In FIGS. IB and 4B, a breast is shown in the prone position without any form of breast support. Radiotherapy in the prone position can improve the radiation dosimetry. The advantages are obvious that, due to the greater distance between the breast and patient body and the disappearance of mammary skin fold, lower toxicities to normal organs other than the breast are achievable. On the other hand, the prone position cannot be tolerated by many patients for repeating daily treatment. Also, the setup time is longer and the setup uncertainties are greater than treatments in the supine position. Furthermore, lymph nodes cannot be easily treated in this prone position. Due to these reasons, most patients will still be treated in the supine position that is associated with poor treatment accuracy and higher risk of severe toxicity.
 A number of devices have been proposed to assist breast set up in the supine position. These devices include the breast thermoplastic cast shown in FIG. 3A. For this thermoplastic cast, the thermoplastic material is firm at room temperature but becomes moldable when heated up to ~60 °C. It can be then used to create masks that conform to patient breast contour. Thermoplastic masks are widely used in the immobilization of head and neck patients where sufficient bony structures can be immobilized by the mask. Its application in breast immobilization, though, has been unsuccessful due to the lack of rigidity in the breast tissue. It also increases radiation skin dose and leads to more severe skin reactions. A vendor has recently removed the thermoplastic cast product from their catalog.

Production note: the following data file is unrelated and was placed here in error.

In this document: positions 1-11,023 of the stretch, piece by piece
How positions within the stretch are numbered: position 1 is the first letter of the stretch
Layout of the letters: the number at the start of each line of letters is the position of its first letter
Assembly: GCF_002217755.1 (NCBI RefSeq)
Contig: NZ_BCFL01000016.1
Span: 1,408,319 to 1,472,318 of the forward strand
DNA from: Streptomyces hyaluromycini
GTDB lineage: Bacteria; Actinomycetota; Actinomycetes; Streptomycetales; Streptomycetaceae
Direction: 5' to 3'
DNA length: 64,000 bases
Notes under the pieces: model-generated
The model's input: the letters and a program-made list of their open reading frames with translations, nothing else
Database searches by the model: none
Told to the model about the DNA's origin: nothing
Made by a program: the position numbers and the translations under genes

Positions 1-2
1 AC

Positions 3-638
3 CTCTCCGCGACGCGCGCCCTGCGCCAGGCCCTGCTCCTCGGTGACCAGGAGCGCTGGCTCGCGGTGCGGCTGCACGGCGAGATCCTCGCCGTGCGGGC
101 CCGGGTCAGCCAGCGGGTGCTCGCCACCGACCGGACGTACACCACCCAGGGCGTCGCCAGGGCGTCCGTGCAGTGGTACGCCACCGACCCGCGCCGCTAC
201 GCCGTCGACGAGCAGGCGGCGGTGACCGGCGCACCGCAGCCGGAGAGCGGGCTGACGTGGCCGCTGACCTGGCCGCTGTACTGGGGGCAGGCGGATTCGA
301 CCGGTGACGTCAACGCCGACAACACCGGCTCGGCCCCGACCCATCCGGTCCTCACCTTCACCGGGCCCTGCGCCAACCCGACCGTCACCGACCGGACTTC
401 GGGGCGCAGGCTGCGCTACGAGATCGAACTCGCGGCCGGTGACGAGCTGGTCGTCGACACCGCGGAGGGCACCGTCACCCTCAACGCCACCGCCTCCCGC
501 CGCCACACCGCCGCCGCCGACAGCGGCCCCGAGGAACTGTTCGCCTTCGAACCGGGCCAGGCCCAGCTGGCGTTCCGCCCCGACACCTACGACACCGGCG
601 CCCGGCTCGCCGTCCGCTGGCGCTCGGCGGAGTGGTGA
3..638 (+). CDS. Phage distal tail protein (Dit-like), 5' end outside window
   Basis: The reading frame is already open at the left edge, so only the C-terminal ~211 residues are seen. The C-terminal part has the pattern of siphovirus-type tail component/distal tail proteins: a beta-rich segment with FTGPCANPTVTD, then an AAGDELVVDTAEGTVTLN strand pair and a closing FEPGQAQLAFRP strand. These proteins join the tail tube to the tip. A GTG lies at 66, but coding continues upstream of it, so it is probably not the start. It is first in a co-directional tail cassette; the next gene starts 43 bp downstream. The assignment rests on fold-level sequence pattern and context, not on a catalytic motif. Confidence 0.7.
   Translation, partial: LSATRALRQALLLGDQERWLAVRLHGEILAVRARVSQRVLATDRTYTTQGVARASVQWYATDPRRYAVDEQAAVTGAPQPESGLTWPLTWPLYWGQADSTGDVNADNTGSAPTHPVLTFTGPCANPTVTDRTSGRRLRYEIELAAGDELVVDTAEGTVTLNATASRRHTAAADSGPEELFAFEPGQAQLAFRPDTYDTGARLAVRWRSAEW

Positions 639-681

A second type of existing breast support device for use in the supine position is the breast ring shown in FIG. 3B. The breast ring device consists of a reinforced polyvinylchloride tube formed into a ring that is placed around the breast. A strap around the patient's chest holds the ring in place. The breast ring provides very limited improvement in the breast position, though, at a cost of significantly higher skin dose at areas in contact with the ring. The breast ring idea was first published in 1994, but has never found much clinical acceptance.
 A third type of existing breast support device is a plastic cup with or without vacuum as shown in FIG. 3C and described in U.S. Patent Nos. 8,210,899; 7,742,796 and 7,597,104. Plastic cups with vacuum (i.e., suction cups) were experimented with as breast immobilization devices and found some success when the patient is not in the supine position. Breast tissue with suction cup support is shown in FIG. 4C. Nonetheless, the shear force applied on the skin would be too high to tolerate when the cups are used to lift the breast against gravity. As a result of these failed attempts, there are currently no viable commercial suction cup products. Typically, patients are either treated these days without any breast set up and immobilization device, or with improvised methods such as bubble wraps, tapes or straps that result in very poor positioning accuracy.